If you’re like many of us, you spend quite a bit of time traveling out of town. You may not be getting on a plane every time you travel, but you are probably traveling away from home frequently on the weekends and holidays, in addition to vacations. Perhaps you visit family, take day trips, go to out-of-town medical appointments, or head to the big city for a day of shopping. But what if something unexpected happened while you or a family member were out of town? Would your family be prepared to handle everything if death occurs away from home?

Older couple standing next to car looking lovingly at each other

Challenges Your Family May Face

An untimely and unexpected death can bring many challenges for loved ones, especially if that loss is complicated by having to work with out-of-town funeral providers to get your loved one back home. Here are just a few of the challenges that loved ones may face:

1. Out-of-Pocket Transportation Costs

When a family calls to notify the funeral home that a loved one has died, a funeral home staff member could travel a specified distance to pick up the deceased without charge. However, the distance and possible fees will depend on the funeral home. If a loved one dies hundreds, or even thousands, of miles away from home, the family will have to pay for transportation of the body, which can add up quickly, even if prearrangements have already been made for burial or cremation.

2. Missed Opportunities for a Full Funeral Experience

With the added cost to transport a loved one home, families in this situation may be forced to make choices that change the meaningful celebration of life or memorial service they had planned to have. The proceeds from a prearranged funeral plan may even need to be reallocated to cover transportation costs, which means that other areas of the plan would have to be reduced to offset the added costs.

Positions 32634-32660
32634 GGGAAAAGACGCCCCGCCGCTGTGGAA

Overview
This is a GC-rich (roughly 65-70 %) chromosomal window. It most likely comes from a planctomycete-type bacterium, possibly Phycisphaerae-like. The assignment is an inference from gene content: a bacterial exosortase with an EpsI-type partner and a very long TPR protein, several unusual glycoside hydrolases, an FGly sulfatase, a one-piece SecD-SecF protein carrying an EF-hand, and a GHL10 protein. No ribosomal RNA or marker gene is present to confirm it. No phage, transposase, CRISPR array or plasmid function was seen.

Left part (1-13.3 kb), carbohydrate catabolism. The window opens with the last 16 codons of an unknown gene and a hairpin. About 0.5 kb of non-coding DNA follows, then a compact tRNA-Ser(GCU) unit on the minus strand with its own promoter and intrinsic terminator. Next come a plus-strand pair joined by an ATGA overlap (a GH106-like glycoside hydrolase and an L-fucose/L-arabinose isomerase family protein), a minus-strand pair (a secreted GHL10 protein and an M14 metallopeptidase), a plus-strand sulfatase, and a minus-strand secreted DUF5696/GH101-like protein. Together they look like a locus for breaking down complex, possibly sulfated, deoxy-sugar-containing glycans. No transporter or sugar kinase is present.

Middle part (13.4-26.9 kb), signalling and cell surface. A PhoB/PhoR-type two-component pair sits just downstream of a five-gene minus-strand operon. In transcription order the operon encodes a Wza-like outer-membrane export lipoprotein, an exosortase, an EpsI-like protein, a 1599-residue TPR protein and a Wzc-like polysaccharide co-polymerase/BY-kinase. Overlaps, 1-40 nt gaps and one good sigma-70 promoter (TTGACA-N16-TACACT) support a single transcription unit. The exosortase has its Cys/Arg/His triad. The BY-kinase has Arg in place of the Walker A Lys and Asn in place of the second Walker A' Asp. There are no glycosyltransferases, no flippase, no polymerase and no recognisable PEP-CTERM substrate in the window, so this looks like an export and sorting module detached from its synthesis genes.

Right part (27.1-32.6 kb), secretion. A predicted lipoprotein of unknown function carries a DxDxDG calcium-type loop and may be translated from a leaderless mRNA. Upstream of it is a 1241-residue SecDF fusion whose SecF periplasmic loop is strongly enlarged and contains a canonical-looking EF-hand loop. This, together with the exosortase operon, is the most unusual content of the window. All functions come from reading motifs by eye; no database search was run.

Because the funeral or memorial service is essential for helping loved ones grieve and receive love and support from their community, when a service is omitted, everyone – family, friends, co-workers, neighbors – misses out on the opportunity to pay their respects and say that final farewell.

3. Lack of Closure if Cremation Takes Place Away from Home

To save on costs, a family may be tempted to cremate the body at the place of death. While this may feel like the best option at the time, it may not be the best decision because it can rob the family of the opportunity to see a loved one’s body one last time before burial or cremation. A cremation without a viewing prior can leave some family members feeling a lack of closure.

Older couple sitting in a convertible smiling at the camera

So, What Can You Do to Protect Your Family?

1. Set Aside Funds for Funeral and Transportation Costs

If your family is able, start setting aside funds now for the “just in case” situations. If you want to travel to your heart’s content without worries, putting aside money for both your final tribute and any associated costs (like possible transportation) will give both you and your loved ones peace of mind. Just make sure that the funds are easily accessible to your next of kin should you die unexpectedly. If you do not, your family may not be able to use your assets for funeral expenses until after probate.

2. Plan Ahead for Your Burial or Cremation Wishes

Another big thing you can do to protect your family is to plan ahead for your final wishes. By putting your wishes in writing, you give your family a roadmap to understanding how you want your life honored and remembered.

So many families feel lost and uncertain after the loss of a loved one because they have no idea what their loved one wanted. Burial or cremation? Visitation? Gathering? Families often have more questions than answers, and they may even disagree with each other on what to do. These disagreements can make an already stressful time even harder. By putting your wishes in writing, you remove the mystery and the chance of disagreements.